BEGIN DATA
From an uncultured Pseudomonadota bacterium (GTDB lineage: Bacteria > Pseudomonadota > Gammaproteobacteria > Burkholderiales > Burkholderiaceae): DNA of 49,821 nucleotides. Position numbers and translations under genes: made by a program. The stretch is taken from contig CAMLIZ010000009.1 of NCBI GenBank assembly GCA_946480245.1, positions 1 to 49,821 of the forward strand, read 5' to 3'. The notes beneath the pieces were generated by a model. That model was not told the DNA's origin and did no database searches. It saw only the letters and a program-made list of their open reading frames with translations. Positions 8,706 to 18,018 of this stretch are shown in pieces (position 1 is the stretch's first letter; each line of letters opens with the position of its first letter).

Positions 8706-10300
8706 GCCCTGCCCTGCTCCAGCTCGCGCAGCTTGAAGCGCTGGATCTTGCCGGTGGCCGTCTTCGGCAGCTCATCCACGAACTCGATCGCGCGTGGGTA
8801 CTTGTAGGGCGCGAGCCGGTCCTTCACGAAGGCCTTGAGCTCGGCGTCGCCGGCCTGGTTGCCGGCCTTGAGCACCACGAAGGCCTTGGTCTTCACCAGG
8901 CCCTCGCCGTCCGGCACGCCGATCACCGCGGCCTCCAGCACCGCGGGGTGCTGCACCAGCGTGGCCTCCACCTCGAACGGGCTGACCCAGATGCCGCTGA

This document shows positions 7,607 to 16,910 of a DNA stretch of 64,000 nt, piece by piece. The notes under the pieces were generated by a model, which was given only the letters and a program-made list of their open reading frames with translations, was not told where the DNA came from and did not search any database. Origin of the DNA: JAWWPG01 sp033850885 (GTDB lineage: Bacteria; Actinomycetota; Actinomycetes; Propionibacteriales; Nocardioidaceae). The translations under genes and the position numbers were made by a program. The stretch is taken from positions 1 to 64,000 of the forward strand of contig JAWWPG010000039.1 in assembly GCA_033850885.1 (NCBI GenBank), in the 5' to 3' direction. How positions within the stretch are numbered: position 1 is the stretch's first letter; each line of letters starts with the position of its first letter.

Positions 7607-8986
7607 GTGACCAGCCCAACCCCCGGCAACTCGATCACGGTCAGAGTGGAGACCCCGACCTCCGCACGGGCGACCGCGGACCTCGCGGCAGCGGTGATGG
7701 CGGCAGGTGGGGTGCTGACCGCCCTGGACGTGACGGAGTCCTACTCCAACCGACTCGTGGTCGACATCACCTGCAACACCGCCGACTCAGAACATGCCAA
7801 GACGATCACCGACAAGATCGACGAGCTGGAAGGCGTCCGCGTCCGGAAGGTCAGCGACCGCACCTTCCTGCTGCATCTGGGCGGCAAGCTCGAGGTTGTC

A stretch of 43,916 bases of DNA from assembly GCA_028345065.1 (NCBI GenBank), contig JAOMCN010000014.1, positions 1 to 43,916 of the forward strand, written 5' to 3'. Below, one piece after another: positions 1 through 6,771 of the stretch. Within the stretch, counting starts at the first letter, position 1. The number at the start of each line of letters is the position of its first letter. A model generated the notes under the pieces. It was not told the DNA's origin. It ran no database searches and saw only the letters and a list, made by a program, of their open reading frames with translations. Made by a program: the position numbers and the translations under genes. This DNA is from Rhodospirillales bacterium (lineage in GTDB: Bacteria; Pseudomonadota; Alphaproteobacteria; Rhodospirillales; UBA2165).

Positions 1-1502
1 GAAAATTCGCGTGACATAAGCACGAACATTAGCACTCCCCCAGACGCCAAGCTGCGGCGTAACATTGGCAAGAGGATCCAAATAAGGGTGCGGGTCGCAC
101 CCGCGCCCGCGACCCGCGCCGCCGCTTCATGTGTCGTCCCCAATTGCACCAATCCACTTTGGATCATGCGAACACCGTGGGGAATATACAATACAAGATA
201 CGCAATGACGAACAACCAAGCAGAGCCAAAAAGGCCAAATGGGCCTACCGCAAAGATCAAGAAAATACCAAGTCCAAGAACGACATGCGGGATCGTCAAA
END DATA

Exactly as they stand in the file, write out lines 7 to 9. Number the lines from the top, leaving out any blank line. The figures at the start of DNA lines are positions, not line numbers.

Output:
Positions 7607-8986
7607 GTGACCAGCCCAACCCCCGGCAACTCGATCACGGTCAGAGTGGAGACCCCGACCTCCGCACGGGCGACCGCGGACCTCGCGGCAGCGGTGATGG
7701 CGGCAGGTGGGGTGCTGACCGCCCTGGACGTGACGGAGTCCTACTCCAACCGACTCGTGGTCGACATCACCTGCAACACCGCCGACTCAGAACATGCCAA